US Forecast: April 29, 2015 |

Forecast Period2015:2--2022:4 (32 quarters)
The forecast is based on the national income and product accounts (NIPA) data that were released on April 29, 2015.
For purposes of this forecast the US model has been reestimated through
2015:1. These estimates and the complete specification of the model are
presented in
Appendix A: The US Model:
April 29, 2015.
A complete discussion of the version of the US model dated November 11, 2013,
is in
Unless otherwise noted, the flow variables in the model are presented in this memo and on the site at quarterly rates. This is a change from versions dated July 31, 2011, and back, where the flow variables were presented at annual rates. To convert quarterly rates to annual rates, just multiply by four.
The table below gives the growth rates that were assumed for the key exogenous variables in the model along with the actual growth rates between 1989:4 and 2007:4 (before the stimulus measures beginning in 2008). Growth Rates (annual rates) Forecast Actual Assumptions 2007:4-1989:4 TRGHQ 4.0 4.0 COG 1.0 2.3 JG 1.0 -0.7 TRGSQ 4.0 5.3 TRSHQ 8.0 5.7 COS 1.0 3.9 JS 1.0 1.5 EX 6.0/7.0 6.0 PIM 0.0 1.2 The first seven variables are the main government policy variables in the model aside from tax rates. TRGHQ is real federal government transfer payments to households, COG is real federal government purchases of goods, JG is federal government civilian employment, TRGSQ is real federal government transfer payments to state and local governments, TRSHQ is real state and local government transfer payments to households, COS is real state and local government purchases of goods, JS is state and local government employment, EX is real exports, and PIM is the import price deflator. The value 6.0/7.0 for EX means that EX was assumed to grow at an annual rate of 6.0 percent for the last three quarters of 2015 and then at an annual rate of 7.0 percent after that. All tax rates were taken to remain unchanged from their 2015:1 values. No attempt has been made to guess what changes in tax rates might be made in the future. Nor has any attempt been made to guess what changes in government spending might be made in the future. The present forecast is a forecast conditional on no future tax changes and on the assumptions about government spending listed above. It is a base forecast from which experiments can be run regarding spending changes and tax changes. The above assumptions regarding the state and local government variables result in roughly balanced budgets over time in the forecast. No assumption is needed about monetary policy for the forecast because monetary policy is endogenous. Monetary policy is determined by equation 30, an estimated interest rate reaction function or rule.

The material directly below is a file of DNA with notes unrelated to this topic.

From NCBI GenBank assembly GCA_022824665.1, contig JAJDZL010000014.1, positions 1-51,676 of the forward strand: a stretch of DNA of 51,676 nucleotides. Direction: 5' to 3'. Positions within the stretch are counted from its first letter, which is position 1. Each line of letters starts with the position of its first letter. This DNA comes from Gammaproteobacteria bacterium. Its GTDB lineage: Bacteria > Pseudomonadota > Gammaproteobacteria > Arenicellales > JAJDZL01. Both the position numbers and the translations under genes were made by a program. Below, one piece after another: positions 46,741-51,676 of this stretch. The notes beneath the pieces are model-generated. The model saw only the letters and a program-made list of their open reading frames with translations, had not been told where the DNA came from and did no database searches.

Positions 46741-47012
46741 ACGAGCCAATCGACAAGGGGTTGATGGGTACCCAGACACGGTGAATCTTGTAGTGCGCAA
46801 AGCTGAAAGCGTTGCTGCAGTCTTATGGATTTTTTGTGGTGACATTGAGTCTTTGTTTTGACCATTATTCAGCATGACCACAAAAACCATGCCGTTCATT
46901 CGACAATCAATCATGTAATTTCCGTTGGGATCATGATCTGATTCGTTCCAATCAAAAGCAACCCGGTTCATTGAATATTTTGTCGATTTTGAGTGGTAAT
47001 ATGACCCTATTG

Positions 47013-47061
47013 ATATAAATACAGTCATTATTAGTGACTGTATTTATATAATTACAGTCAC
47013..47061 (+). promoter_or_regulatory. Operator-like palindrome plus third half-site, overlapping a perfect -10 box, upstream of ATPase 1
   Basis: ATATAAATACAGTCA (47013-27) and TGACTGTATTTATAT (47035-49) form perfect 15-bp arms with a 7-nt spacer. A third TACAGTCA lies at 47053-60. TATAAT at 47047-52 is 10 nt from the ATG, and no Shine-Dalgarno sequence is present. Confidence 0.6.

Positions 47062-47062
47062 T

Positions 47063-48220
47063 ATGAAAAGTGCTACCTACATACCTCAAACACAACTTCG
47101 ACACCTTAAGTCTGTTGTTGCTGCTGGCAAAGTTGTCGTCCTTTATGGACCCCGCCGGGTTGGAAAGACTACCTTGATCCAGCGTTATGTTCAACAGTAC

Forecasts of selected variables are presented in the following: Forecasts of selected variables---html, Forecasts of selected variables---pdf file. If you want more detail, click "Solve current version" after "US Model," create a data set, and then go immediately to "Examine the results without solving the model." You can then examine any variable in the model.
The main message from the current forecast is that if there are no bad shocks, no further tax increases, and no government spending cuts, the economy grows well enough to stabilize the unemployment rate at about 6.0 percent. (One reason the unemployment rate is not forecast to be any lower is that the model is predicting some increase in the labor force as the economy expands---discouraged workers moving back in---and some increase in the number of people holding two jobs.) The assumption of no bad shocks, which is used for the forecast, means that stock prices, housing prices, and import prices grow at historically normal rates. There are no negative wealth shocks through falling stock prices and housing prices. Changes in asset prices like stock prices, housing prices, exchange rates, and oil prices are essentially unpredictable. One can use the US model to analyize the effects of asset price shocks, but the shocks themselves cannot be predicted. The best one can do in a forecast is to assume some historically average behavior of asset prices, which has been done here. To examine the effects of asset price shocks, experiments can be run using the model in which stock prices (variable CG), housing prices (variable PSI14), and import prices (variable PIM) are changed. This allows one to examine the sensitivity of the forecast to changes in these values. To review, oil price shocks and exchange rate shocks are handled through changes in PIM. Housing price changes are handled through changes in PSI14. Changes in PSI14 change PKH relative to PD and thus change housing wealth, PIH*KH. This affects consumption expenditures through the total wealth variable AA (equations 1, 2, and 3). It affects housing investment through the housing wealth variable AA2 (equation 4). Regarding the stock market, each change in the S\&P 500 index of 10 points is a change in CG, the capital gains variable in the model, of about $100 billion. If you think that the S\&P index will fall, say, 100 points, you should drop the equation for CG and change CG by about -$1,000 billion. See the discussion in Section 7.2 of The US Model Workbook, April 29, 2015. This will have a negative effect on real output growth because of a negative wealth effect. Regarding the federal government spending variables, the key variables are TRGHQ and COG. The key personal income tax rate is D1G. The employee payroll tax rate is D4G. |